Christian Scott: Yesterday You Said Tomorrow (Concord)

 |   |  1 min read

Christian Scott: American't
Christian Scott: Yesterday You Said Tomorrow (Concord)

From the opening bars - a slightly discordant guitar and unsettling drums and knocks -- this album announces itself as something delivering the unexpected by a young jazz trumpeter out of New Orleans.

Scott, 27, and his smart young band here probe the edges of the avant-garde and free playing but always remain thoroughly grounded in the long tradition that reaches from Louis Armstrong and Miles Davis of the Eighties, with references (in guitarist Matthew Stevens' tonal sheens) to edgy ECM styles.

Among their originals they also offer a fascinating treatment of Thom Yorke's Eraser which shows you just how open-eared they are. There are two beautiful ballads here: Isadora on which Scott plays his specially designed trumpet with spare and languid beauty and the late night meditation of The Last Broken Heart (prompted by Scott's thoughts on gay marriage).

But it is the more astringent material which really impresses: that edgy opener KKPD (Ku Klux Police Department); the slightly melancholy and off-balance Angola, LA and the 13th Amendment (about the LA prison and slavery, with a disconcerting undercurrent from the rhythm section); the tonal and textural lyricism of American't; An Unending Repentance which also has some angular guitar and discordant qualities behind the soft trumpet . . .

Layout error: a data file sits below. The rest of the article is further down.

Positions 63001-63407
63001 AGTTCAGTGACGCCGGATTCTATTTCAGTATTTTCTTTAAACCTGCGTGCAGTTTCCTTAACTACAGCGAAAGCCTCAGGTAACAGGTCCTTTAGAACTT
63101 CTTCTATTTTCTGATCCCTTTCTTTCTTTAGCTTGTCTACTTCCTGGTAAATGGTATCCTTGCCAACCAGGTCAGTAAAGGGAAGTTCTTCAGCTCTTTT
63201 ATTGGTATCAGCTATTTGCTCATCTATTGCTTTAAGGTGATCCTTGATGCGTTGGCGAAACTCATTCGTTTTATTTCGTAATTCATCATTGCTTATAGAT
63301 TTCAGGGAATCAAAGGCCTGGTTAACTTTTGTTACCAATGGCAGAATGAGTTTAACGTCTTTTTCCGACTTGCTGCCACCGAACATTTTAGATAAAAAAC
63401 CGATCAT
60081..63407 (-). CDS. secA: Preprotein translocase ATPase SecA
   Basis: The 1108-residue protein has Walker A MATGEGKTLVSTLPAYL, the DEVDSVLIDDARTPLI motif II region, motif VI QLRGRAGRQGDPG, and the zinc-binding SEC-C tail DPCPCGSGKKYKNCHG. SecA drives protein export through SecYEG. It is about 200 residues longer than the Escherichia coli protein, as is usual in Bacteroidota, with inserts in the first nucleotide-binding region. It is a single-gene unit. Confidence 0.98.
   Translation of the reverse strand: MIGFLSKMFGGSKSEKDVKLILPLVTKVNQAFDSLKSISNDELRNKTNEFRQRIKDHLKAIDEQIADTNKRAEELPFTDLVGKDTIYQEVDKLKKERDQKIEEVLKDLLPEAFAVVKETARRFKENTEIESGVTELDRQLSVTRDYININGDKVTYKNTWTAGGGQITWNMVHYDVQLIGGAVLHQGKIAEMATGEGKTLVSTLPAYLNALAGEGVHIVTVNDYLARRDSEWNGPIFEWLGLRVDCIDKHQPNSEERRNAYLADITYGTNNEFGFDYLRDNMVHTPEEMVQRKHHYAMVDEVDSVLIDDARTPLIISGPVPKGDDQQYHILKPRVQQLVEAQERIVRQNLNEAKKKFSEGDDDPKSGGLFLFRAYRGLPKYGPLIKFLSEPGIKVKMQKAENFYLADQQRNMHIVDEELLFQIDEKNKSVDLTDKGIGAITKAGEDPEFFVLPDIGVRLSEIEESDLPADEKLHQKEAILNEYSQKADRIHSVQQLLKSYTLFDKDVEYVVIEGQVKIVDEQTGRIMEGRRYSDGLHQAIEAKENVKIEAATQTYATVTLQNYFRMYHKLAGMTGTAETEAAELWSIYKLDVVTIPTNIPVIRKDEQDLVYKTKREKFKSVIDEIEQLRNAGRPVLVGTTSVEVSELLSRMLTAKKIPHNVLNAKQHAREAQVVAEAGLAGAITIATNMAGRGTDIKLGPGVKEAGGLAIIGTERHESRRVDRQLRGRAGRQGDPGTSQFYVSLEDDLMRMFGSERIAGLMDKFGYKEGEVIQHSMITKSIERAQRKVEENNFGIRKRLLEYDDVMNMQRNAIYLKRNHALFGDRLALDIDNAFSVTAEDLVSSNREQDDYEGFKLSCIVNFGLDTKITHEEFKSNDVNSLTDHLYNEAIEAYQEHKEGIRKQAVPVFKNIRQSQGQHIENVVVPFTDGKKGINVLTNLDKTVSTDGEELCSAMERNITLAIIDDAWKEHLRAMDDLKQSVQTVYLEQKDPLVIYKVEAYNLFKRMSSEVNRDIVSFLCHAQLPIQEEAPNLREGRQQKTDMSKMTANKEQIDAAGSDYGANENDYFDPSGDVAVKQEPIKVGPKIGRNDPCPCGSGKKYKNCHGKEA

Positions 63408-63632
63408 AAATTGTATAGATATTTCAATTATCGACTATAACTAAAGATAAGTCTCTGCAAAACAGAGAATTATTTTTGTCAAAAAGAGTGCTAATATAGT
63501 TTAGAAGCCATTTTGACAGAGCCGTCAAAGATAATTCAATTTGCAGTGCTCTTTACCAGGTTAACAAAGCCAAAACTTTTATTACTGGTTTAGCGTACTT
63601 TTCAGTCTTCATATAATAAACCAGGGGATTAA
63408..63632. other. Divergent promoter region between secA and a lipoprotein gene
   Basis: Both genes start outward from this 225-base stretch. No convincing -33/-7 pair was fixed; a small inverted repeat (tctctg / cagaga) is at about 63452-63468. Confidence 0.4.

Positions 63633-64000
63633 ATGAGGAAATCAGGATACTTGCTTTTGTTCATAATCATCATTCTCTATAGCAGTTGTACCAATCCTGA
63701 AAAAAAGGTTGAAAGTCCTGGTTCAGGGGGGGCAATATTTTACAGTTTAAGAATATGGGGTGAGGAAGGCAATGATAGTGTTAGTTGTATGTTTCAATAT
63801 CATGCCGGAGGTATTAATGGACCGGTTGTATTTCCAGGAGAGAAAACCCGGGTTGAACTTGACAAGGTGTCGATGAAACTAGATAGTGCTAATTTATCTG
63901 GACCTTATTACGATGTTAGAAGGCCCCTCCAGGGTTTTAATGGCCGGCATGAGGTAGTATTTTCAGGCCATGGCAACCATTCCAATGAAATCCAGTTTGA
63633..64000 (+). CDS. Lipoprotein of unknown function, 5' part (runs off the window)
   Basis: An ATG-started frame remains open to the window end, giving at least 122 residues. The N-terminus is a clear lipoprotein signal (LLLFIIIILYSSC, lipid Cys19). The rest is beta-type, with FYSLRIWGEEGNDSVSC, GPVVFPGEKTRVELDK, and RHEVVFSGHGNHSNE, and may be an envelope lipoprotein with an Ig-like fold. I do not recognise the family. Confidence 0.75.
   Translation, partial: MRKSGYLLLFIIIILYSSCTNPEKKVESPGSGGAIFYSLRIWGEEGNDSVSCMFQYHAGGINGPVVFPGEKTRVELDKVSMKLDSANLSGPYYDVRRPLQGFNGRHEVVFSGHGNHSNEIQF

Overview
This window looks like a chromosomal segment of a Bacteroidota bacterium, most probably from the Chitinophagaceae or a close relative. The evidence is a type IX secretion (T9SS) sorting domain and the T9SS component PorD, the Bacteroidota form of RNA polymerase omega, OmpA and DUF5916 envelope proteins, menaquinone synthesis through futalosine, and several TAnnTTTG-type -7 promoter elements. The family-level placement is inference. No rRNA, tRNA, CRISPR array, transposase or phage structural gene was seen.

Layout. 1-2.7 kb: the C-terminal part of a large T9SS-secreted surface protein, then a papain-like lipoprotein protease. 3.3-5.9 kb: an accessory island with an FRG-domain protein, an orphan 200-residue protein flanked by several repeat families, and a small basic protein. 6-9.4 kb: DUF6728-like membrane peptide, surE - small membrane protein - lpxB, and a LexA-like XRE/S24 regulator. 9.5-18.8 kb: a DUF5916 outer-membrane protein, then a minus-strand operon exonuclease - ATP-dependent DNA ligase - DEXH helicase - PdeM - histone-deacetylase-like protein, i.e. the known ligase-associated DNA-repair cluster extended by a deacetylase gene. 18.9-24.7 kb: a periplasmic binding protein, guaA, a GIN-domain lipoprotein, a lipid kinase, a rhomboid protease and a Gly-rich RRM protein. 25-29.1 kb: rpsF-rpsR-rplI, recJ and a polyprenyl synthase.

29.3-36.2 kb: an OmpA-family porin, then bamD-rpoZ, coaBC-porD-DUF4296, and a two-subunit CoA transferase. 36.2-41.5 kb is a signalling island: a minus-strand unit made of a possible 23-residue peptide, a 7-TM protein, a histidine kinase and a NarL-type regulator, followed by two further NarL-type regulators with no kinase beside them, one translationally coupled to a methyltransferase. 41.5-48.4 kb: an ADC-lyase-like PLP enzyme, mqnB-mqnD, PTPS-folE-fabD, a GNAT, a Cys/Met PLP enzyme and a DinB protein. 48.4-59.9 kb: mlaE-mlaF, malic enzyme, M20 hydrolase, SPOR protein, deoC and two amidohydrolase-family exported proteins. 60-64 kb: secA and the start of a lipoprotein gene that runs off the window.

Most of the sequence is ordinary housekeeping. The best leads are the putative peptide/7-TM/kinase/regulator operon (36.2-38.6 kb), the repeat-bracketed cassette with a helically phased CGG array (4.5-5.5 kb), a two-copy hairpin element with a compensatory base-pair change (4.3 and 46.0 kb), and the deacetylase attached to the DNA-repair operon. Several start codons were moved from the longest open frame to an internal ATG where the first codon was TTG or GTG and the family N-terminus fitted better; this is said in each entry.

The final piece The Roe Effect -- which has seen Scott have to bat around whether he is for or against abortion -- is a lovely and lonely piece of barely stated trumpet underscored by brittle guitar chords. 

Recorded, mixed and mastered by Blue Note legend Rudy Van Gelder, this album has the sonic presence of some of the classic Sixties albums and Scott is on record saying he was inspired by albums like Dylan's Blonde on Blonde as much as politically engaged material by Coltrane and others.

Scott is one of the most interesting and innovative musicians of his post-Wynton generation and this excellent album should secure his place as a leader in jazz which is not only different, interesting and emotionally engaging but music with depth which invites political and social discussion. That makes him a very rare musician -- jazz or otherwise -- indeed.

Elsewhere also has an interview with Christian Scott

Share It

Your Comments

post a comment

More from this section   Jazz articles index

Mathias Eick: The Door (ECM/Ode)

Mathias Eick: The Door (ECM/Ode)

On a blindfold test I doubt many who listen to Norwegian prog-rockers Jaga Jazzist would pick the trumpter leading this ECM set as the same guy from that big band. But Eick has popped up in many... > Read more

MEREDITH MONK PROFILED (2013): Art for art's sake

MEREDITH MONK PROFILED (2013): Art for art's sake

New Yorker Meredith Monk (born 1942) has created a world of her own between the vocal art-music of Laurie Anderson, contemporary dance and cutting edge film, avant-theatre and that place Bjork... > Read more

Elsewhere at Elsewhere

NOTHING GOLD CAN STAY by RON RASH

NOTHING GOLD CAN STAY by RON RASH

Being praised by, among many others, Daniel Woodrell – the author of the bleak Winter's Bone which was made into a suitably monochromatic and emotionally grim feature film – is... > Read more

THE SIXTIES by JENNY DISKI: What a long strange trip . . .

THE SIXTIES by JENNY DISKI: What a long strange trip . . .

Has any decade been more feted, essayed and mythologised than the Sixties? The flowers in hippies’ headbands had barely wilted when the analysis began, and since then many of those who were... > Read more